I thought it was the passing of the “mass everything.” In a way the “Mass media/mass communication/mass production/mass entertainment” was the culmination of an era, in which it it was just so much cheaper to produce things in quantities. So people did. And the world changed to accommodate it.

This was made easier by the European long war. To what extent the transition itself caused the long wars, I leave to people with more time and more caffeine in their veins to figure out. I will say, though, that mass media helped the rise of the Hitler regime, and a monopoly over communications helped them sell the big lie.

I presumed the reason everything is upside down, sideways and sometimes tiltawhirl is that in the US this has transitioned to the “indie” era. Economies realized by the ability to communicate from private person to mass audience, or to manufacture highly personalized merchandise fast and cheap (this is yet at its beginning, but then so was mass everything when the long war started) is upending a picture of the world and a system of ideas that to most of us who grew up with it is “just the way things are.” (Seriously. We think in clothing sizes. Having been born and raised in a village where those were an innovation in the 70s, I see perhaps more clearly how bizarre this is. (Though I still do it.) And we miss stuff like “It introduced the idea of normal sizes” (Something I’m very conscious of since in Portugal, for my generation, I was “too big and too fat” at 5’6″ and wearing a size 7. They just didn’t make my size. It was abnormal.))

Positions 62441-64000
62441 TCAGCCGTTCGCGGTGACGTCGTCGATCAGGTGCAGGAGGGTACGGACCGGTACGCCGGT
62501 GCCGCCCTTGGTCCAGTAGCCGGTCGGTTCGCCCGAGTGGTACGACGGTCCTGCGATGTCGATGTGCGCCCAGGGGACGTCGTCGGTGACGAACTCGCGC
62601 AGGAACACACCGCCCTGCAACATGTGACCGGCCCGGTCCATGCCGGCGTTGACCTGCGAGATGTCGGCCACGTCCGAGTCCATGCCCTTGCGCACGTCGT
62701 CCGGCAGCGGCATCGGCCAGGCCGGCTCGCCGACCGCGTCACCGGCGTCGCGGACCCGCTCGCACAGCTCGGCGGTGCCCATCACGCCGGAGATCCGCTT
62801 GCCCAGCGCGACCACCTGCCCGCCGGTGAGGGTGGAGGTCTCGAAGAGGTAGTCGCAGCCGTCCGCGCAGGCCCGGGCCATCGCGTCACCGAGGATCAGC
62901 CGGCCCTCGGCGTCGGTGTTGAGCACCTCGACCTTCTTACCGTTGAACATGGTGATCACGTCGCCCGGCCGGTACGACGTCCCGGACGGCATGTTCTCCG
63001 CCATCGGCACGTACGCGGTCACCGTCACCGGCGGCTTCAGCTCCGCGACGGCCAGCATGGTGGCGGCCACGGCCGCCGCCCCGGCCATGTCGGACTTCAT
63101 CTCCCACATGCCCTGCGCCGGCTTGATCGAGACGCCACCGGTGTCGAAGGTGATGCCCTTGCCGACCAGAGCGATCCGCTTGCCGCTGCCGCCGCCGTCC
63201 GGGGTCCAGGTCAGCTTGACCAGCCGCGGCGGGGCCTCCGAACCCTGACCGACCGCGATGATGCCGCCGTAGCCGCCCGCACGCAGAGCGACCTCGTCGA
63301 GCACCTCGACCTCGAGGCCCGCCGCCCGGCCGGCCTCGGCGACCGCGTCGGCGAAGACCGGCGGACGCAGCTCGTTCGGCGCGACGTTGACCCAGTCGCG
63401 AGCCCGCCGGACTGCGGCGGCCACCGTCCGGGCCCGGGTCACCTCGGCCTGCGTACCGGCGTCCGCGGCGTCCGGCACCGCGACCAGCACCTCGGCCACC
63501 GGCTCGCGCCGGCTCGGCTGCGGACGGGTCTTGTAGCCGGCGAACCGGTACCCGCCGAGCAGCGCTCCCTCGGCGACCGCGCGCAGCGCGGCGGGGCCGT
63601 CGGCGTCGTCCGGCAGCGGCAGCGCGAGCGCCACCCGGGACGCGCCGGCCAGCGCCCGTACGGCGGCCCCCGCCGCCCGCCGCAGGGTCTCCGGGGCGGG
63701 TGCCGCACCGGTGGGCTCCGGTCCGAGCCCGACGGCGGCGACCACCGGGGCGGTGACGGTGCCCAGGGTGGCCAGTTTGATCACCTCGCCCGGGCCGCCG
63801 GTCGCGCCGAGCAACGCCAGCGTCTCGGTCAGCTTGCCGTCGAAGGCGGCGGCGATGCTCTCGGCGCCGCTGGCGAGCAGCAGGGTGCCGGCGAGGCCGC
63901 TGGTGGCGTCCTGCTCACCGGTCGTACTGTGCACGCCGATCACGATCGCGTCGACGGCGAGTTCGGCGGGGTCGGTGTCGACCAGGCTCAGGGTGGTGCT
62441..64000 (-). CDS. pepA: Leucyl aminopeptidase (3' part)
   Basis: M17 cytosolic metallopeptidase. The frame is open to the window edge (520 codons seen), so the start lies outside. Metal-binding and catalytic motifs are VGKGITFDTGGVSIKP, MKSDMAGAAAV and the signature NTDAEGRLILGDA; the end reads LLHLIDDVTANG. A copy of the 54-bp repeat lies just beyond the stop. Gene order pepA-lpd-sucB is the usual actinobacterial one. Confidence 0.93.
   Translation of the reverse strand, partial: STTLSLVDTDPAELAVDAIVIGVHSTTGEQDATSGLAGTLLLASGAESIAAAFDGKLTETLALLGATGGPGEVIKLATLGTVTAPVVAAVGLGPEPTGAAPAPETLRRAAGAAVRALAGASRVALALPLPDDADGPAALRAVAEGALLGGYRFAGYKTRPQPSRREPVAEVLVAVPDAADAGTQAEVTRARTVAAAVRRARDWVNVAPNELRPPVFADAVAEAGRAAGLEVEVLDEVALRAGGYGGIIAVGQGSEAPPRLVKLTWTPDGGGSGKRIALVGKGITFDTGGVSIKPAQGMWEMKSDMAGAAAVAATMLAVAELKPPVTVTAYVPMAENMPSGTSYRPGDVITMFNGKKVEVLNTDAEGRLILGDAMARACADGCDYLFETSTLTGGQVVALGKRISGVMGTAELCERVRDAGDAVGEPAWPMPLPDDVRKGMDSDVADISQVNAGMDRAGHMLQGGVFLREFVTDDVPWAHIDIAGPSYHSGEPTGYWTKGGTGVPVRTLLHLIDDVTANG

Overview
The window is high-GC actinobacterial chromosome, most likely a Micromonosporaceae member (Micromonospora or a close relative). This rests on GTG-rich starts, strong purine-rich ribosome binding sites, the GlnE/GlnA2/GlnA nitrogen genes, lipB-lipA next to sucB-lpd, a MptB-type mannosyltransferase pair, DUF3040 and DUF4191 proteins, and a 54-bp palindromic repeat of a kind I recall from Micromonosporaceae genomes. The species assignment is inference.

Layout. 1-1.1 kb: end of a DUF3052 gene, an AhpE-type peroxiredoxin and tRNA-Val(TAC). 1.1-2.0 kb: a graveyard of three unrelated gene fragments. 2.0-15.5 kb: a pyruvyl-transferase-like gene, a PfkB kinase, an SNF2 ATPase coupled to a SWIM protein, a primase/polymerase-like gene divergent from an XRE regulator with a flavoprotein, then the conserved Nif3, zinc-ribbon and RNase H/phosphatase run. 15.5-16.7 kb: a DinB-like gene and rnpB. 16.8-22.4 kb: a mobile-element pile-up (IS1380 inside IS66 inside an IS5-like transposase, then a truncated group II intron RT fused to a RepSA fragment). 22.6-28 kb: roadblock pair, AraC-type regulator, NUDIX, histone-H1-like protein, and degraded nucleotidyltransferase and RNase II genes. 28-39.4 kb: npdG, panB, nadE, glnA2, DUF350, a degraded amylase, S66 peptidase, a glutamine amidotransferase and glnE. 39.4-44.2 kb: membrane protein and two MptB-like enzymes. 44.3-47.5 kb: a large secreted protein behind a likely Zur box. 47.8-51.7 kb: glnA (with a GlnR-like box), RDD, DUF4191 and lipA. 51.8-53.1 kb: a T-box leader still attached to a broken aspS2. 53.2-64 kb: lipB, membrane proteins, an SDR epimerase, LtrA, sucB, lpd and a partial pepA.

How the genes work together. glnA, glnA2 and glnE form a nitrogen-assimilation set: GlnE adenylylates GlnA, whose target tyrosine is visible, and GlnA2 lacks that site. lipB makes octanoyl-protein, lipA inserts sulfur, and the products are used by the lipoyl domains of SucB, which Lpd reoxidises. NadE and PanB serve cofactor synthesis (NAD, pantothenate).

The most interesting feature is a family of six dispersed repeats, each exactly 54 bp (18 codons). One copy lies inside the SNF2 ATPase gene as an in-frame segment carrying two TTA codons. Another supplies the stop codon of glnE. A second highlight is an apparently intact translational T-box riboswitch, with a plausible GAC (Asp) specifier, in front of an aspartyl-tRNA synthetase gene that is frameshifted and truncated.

The cognitive dissonance of changing society wide systems usually results in revolution and violence. So, I assumed that’s what it was.

And maybe it is, except for one thing: I have a feeling in my water this isn’t going to be just our civil war. Or the French civil war. This is going to be worldwide, all at once, and — well, if you’re not setting aside food, fabric (a few patterns wouldn’t hurt. Even a monkey can sew clothes with a pattern. Though you can use an old piece that fits you well) and other possible necessities for five years or so, do it, now — very very disruptive, very very bad.